“Finding Paradise” revolves around the final wish of a new patient named Colin Reeds. Like their other clients, Colin is an old man who has fallen into a coma at the end of his life. Unlike the previous patient that Doctors Rosalene and Watts assisted, though, Colin’s final wish isn’t something as straight forward as going to the moon, but is instead the rather more nebulous desire to ‘be happy.’ Not only is Colin’s request more vague and intangible than most Sigmund patients, but he further qualifies it by forbidding the Sigmund doctors from changing anything to do with his wife and son. As it turns out, it’s not just Colin’s request that’s unorthodox, but even the structure of his mind and the way his memories are linked together is like nothing the team from Sigmund has ever seen before.

After playing “To the Moon” and NOT suffering an emotional breakdown, as did so many other reviewers, I swaggered into “Finding Paradise” expecting to, once again, walk out unscathed. However, I personally found Colin’s story to be much more relatable on a personal level than the previous story about John Wyles. This time around, Kan Gao’s writing punched through my emotional armor like so much tissue paper and left me a weeping, broken mess with its beautiful and heartfelt conclusion.

Continuing what was started in “To the Moon” and continued in the subsequent mini-sodes, “Finding Paradise” also drops tantalizing hints about a larger overarching mystery taking place within the labs and offices of Sigmund Corporation, and one of our dynamic duo of doctors is right in the middle of it. Fortunately, this year (2020), Freebird intends to release the third full episode of this episodic series, entitled “Impostor Factory,” which seems to have little to do with either of the previous episodes, but I guess we’ll wait and see – which seems to be the modus operandi for episodic games in general.

Like “To the Moon,” “Finding Paradise” is a very short experience, clocking in at 4 hours. Likewise, there’s no replay value due to the game largely being an interactive story, and the fact that there’s only one achievement to hunt, and everyone gets it just for completing the game.

Like “To the Moon,” “Finding Paradise” is a Walking Simulator-style Adventure game inexplicably assembled in an engine designed for making Turn-Based RPGs. Also like “To the Moon,” “Finding Paradise” takes place over the course of three Acts with different gameplay in each.

Act 1 features the most core gameplay, with players exploring fixed points in Colin’s memory in search of colored spheres. Collecting enough spheres in each point of Colin’s personal timeline allows the player to break the barrier on a ‘memento,’ which is an object linked to two points in Colin’s memory, allowing travel between the two scenes. Upon breaking open a memento, the player must solve a simple match-three puzzle (instead of “To the Moon’s” flipboards).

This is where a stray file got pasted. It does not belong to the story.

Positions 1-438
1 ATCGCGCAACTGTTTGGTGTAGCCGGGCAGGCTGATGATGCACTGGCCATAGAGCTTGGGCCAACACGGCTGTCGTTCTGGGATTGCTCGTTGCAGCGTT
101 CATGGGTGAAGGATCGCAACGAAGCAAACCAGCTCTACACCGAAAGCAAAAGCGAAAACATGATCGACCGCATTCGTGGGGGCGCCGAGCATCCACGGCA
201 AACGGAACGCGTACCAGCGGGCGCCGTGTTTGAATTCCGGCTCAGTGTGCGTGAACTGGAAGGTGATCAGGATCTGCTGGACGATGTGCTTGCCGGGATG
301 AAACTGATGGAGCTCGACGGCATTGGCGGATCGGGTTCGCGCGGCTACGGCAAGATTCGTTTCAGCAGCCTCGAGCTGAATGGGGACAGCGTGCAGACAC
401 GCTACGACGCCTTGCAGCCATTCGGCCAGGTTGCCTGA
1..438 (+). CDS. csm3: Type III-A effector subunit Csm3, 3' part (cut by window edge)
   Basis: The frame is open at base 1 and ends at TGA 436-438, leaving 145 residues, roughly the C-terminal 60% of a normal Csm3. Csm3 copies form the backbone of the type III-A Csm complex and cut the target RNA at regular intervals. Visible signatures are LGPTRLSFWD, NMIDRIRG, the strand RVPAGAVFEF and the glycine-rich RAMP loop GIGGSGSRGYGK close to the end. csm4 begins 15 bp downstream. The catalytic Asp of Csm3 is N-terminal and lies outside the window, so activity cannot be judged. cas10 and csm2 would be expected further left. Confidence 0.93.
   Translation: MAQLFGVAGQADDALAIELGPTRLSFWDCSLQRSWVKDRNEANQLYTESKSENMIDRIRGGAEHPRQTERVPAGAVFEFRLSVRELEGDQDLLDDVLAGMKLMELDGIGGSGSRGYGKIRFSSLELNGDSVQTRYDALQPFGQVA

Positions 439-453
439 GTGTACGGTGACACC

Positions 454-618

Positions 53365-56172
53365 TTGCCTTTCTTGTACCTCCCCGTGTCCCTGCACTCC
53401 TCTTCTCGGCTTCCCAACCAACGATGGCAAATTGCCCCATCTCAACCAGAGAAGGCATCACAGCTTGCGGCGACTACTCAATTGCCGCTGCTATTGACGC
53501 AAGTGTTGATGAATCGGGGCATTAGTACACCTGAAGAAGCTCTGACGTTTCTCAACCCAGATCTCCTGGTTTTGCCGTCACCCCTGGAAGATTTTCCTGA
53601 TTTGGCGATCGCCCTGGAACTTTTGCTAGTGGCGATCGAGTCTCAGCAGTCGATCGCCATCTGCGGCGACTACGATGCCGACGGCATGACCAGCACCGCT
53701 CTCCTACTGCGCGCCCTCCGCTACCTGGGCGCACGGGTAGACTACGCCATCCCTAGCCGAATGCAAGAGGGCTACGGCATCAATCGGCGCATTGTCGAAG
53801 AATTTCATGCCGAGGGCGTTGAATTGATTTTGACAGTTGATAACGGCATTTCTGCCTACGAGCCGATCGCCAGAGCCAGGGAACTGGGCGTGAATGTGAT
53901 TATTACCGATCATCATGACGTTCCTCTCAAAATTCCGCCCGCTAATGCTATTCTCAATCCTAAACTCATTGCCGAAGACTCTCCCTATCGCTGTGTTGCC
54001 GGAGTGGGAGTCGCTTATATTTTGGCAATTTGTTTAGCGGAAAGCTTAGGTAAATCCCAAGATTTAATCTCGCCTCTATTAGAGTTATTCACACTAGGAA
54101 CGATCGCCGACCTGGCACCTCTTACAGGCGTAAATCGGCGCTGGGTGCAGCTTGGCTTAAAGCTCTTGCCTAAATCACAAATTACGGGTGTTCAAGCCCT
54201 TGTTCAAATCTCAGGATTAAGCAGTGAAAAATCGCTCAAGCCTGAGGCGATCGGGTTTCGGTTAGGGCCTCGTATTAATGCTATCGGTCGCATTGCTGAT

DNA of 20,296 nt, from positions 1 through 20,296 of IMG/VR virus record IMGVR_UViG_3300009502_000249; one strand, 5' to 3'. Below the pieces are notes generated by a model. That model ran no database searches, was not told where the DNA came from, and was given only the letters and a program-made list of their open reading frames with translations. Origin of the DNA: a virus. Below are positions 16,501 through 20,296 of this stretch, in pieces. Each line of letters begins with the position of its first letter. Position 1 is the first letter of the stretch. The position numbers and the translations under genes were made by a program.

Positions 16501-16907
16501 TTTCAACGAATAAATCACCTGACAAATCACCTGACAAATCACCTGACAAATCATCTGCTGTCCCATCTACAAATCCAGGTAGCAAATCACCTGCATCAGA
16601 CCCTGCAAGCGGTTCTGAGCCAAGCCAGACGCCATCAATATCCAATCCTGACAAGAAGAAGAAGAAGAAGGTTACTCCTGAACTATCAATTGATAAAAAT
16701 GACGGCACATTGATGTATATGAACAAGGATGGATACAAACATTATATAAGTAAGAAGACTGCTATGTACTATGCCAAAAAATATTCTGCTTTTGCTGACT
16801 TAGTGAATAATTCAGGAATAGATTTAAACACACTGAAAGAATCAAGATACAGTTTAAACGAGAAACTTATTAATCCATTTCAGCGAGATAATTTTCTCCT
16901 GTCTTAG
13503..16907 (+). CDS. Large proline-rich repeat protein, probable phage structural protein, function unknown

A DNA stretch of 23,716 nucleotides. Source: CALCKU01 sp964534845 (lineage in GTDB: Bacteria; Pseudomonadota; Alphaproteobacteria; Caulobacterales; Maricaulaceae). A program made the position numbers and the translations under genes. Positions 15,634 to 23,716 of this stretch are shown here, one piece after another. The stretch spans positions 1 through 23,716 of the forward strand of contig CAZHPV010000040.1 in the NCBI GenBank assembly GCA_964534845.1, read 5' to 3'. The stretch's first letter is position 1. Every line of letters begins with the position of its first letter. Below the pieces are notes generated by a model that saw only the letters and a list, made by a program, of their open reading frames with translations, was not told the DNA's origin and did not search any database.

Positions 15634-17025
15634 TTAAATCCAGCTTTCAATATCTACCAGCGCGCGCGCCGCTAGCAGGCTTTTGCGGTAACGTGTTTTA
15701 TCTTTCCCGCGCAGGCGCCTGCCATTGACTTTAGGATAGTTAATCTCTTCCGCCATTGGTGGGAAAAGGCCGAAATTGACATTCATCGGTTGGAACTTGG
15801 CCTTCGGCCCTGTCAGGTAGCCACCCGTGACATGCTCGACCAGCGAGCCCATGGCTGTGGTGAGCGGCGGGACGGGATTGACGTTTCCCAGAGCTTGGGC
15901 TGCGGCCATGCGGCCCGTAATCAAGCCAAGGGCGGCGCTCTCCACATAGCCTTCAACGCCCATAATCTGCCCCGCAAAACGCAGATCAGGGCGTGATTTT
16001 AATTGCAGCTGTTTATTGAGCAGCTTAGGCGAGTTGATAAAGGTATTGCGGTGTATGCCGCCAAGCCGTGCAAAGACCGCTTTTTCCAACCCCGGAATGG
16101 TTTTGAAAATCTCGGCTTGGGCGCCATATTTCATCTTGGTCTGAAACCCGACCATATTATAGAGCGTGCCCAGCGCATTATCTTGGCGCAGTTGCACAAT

Act 2 features next to no gameplay elements, while Act 3 throws in a handful of half-assed videogame parodies ranging from ‘Gradius’ to ‘Street Fighter’ to actual Turn-Based RPGs, but in every instance of actual gameplay appearing, there’s no real build-up or payoff to any of it, as the gameplay is primarily ‘there’ for narrative purposes. However, the surprise appearance of such disparate gameplay mechanics combined with such poor RPG Maker XP controls means that failure is definitely a possibility this time around.

“Finding Paradise” is a fantastic follow-up to “To the Moon” and a real credit to the Renaissance man that is Kan Gao and his team at Freebird games. It’s inexplicable to me that this second episode in the series has gone largely unnoticed by critics and gamers alike, since it’s just as good in most ways and better in others. Yet, according to, it has only moved roughly one-quarter as many copies as the first episode. Regardless, I look forward to what Freebird will produce in the future, especially the upcoming Chinese anime adaptation of “To the Moon.”

Presentation: 4/5
Story: 5/5
Gameplay: 3/5
Overall (not an average): 4.5/5



Recent Comments
Comment On Review

Chris Kavan

Chris Kavan- wrote on 03/25/20 at 10:21 PM CT


Finding Paradise is on my wishlist, I just haven't pulled the trigger yet. Based on your review, I will bump it up on my purchase list!